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Intellectual Property

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Intellectual property largely falls into four main categories: trademarks, copyright, patents, and trade secrets. Though often overlooked by many founders when they're just starting out, intellectual property can be some of your company's most valuable assets. It is usually a good idea to budget some early funding to lock down your IP before it's too late.

A trademark most commonly refers to a word or a design that functions as a designation for your goods or services. The best way to protect your company’s rights is by filing a trademark application with the U.S. Patent and Trademark Office. This filing can grant you federal trademark rights that are enforceable nationwide and even in some places around the world. You can file for a trademark application after you've already begun using the trademark on your goods or services, or you can file a special “intent to use” application for a trademark you intend to start using in the near future.

Unfortunately, the USPTO does not have a simple trademark filing procedure, and it is recommended that you retain an experienced trademark counsel to oversee this process. Armed with valid trademark rights, you can then prevent others from using trademarks that are confusingly similar to yours and protect the goodwill of your brand.

Copyright protects original works of authorship fixed in any tangible medium. This usually applies to writing, visual arts, sound recordings, and other works of creative expression. Copyright does not protect ideas. Obtaining a copyright registration is very easy and can be done without an attorney through the U.S. Copyright Office. Once you obtain a copyright registration, you have additional rights that can be enforced against potential infringers.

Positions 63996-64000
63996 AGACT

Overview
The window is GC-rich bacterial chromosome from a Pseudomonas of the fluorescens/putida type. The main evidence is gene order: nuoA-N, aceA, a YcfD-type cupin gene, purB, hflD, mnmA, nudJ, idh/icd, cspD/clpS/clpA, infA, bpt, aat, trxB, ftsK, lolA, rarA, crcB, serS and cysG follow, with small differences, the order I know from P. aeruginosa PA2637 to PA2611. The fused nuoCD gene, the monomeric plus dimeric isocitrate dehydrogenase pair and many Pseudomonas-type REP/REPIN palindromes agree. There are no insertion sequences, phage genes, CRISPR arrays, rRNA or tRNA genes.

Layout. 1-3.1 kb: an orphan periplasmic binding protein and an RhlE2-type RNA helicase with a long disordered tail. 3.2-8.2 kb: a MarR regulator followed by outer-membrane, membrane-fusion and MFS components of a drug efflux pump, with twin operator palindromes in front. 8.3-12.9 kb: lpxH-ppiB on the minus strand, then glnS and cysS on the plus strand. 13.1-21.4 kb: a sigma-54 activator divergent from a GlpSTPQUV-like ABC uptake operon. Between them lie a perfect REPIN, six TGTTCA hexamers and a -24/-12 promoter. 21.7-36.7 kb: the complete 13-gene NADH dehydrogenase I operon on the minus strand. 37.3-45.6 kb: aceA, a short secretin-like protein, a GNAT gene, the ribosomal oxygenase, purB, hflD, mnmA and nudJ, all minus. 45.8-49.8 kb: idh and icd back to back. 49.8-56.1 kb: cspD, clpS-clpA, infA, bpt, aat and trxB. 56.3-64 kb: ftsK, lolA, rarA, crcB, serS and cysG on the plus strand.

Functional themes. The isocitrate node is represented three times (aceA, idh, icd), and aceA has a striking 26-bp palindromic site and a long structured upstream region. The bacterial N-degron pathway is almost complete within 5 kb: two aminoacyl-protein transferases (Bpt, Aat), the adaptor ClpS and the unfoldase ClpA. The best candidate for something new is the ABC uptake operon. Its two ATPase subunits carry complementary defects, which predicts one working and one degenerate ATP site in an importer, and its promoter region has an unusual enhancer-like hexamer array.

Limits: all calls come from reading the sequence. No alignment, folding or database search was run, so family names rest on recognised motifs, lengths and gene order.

Keep in mind, however, that there is a complicated and ever-evolving legal body that addresses copyright infringement. Just because someone copies another's copyrighted work does not mean they are automatically liable. Accused infringers can assert a fair-use defense and argue that their use was in fact permissible under the law. If you believe your original work, copyrighted or not, has been infringed, speak to a copyright attorney about your options. Likewise, if you are accused of copyright infringement, we would also strongly recommend speaking to a lawyer experienced in these matters.

A patent for an invention is the grant of a property right to the inventor, issued by the U.S. Patent and Trademark Office. The right granted is actually the right to exclude others from making, using, selling, or importing the invention. Utility patents cover any new and useful process, machine, article of manufacture, or composition of matter. Design patents cover new, original, and ornamental design for an article of manufacture. Patent applications, while costly, can often be the only means of preventing a competitor from stealing your unique product or design. If you believe you have a patentable invention, speak with a patent attorney about your options.

Trade Secrets
Though not often thought of as traditional intellectual property, trade secrets are just as critical to consider when you are building your business. Trade secrets are generally considered to be any confidential business information that provides an enterprise with a competitive edge. This can include manufacturing or industrial secrets and commercial secrets.

If your company considers something to be a trade secret, you must take deliberate steps to protect those trade secrets. They must be treated as highly confidential, cannot be publicly known outside the company, and must be vigorously protected from exposure. Confidentiality agreements, non-disclosure agreements, and other restrictive covenants can all be used to protect such critical information. 

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